I grew up in Monterey, California during the 50’s and 60’s when high schools taught Home Economics to girls and Wood Shop to boys. Girls learned sewing, cooking, baking, cleaning, and everything domestic, while the boys learned car mechanics, metal work, carpentry, and how to make cutting boards for their mothers. Life was simpler then. Families dressed up in their best clothes for Church every Sunday. Parents were really much more strict than they are today, especially mine. Most homes had only one black phone and one black and white TV with maybe a few channels.
I love the old black and white noir when film artistry relied on daylight, shadows, and the actor’s talent. My father’s favorite actress was Myrna Loy who he named me after, while reading an article about her as he sat in the hospital waiting for my arrival. Whenever I can I try to catch her films on Turner Classic Movies. Those were the days when actors were so melodramatic, plots were predictable, and film artistry relied on low-key lighting techniques and balancing composition. I learned about light, shadows and composition by watching black and white movies. I still apply everything I learned from those old movies to my art and all those sewing and cooking lessons in Home Economics, are the very reasons I can cook and sew today.
I was born with a passion for creativity and surrounded by parents who were always busy making or doing things around the house. My mother used to sew and make our play clothes and Halloween costumes. She always dressed my sister and I as if we were twins, even though we were two years apart.
I remember doilies. There were doilies everywhere, even in the car. I was a quick study and I learned the basics just from watching my mother crochet every day. I used to help her starch the doilies stiff and shape them around Coca Cola bottles so when they dried, they stood upright. I remember her baking pies and cakes from scratch, especially for our birthdays. One particular cake I’ll never forget was an angel food cake with a hole in the middle, where she placed a plastic doll dressed in a doily dress. Later when I became a mom I shared my mother’s sewing and baking artistry with my children, as well.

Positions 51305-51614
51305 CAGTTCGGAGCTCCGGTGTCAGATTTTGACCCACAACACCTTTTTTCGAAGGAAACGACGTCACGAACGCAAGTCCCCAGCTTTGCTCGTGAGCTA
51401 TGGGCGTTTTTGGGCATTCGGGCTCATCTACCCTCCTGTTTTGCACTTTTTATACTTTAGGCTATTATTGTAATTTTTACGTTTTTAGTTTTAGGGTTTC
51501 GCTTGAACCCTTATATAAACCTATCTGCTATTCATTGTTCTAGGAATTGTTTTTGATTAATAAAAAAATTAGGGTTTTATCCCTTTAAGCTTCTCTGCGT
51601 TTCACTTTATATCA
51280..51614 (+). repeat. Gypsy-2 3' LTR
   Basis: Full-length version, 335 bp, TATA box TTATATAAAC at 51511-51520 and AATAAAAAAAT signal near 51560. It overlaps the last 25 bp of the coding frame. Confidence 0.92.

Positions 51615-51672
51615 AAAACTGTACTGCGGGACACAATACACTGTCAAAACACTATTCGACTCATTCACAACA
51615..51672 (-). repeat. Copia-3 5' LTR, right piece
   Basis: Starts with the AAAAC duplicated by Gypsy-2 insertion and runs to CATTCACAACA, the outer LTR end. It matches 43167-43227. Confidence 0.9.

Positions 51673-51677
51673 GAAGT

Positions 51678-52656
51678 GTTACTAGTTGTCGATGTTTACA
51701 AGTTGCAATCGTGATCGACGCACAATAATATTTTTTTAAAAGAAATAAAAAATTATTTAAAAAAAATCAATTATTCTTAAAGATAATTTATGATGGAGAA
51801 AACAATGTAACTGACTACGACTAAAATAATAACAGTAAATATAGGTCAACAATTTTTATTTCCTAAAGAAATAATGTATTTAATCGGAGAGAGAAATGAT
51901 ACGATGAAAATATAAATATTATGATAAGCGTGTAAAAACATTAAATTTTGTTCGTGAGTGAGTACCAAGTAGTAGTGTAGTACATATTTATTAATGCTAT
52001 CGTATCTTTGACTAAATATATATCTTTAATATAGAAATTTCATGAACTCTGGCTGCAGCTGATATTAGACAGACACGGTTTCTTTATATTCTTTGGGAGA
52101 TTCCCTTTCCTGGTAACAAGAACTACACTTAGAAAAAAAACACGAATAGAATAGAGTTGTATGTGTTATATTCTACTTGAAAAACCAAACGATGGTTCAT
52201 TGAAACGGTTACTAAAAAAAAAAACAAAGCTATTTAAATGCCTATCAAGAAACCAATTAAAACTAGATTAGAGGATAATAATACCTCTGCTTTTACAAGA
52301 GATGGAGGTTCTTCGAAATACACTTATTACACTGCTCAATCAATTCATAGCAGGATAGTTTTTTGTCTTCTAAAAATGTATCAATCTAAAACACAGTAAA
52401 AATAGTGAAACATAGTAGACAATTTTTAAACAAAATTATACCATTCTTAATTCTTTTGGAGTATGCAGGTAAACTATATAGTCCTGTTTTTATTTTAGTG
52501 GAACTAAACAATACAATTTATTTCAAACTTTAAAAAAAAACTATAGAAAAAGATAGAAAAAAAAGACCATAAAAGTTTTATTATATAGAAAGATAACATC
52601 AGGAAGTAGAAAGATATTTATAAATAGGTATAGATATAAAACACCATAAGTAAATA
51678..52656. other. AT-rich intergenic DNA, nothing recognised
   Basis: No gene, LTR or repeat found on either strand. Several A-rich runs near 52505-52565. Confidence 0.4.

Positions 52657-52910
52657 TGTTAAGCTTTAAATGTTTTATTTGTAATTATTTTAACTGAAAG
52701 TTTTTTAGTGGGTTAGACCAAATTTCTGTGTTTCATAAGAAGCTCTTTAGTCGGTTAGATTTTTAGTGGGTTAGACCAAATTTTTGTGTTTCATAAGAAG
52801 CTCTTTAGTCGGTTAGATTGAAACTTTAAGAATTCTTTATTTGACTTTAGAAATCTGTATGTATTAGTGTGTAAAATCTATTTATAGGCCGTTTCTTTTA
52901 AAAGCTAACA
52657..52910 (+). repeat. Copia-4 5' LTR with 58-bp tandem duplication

My father, on the other hand, was more focused on the outdoors and home improvement. He was a talented handyman around the house. He could fix anything, create odds and ends from junk, install sprinkler systems, build retainer walls, barbecue pits, patios, fences, and grow anything. I followed him around and helped him with his projects on weekends. That could explain why I got a toolbox when I went away to college! All his handy work rubbed off on me and I still use those tools around the house in my crafts and artistry today. By the way, I gave my daughter her own tools too when she left for college and she still has them today, plus some.
Surrounded by all this creativity and ingenuity, I ended up attending the junior college where I got my Liberal Arts degree with a major in Art. Afterwards, I transferred to the California College of Arts and Crafts in Oakland (now called California College of the Arts). In 1972, at the age of 21, I graduated with a Bachelor of Fine Arts degree in Graphic Design.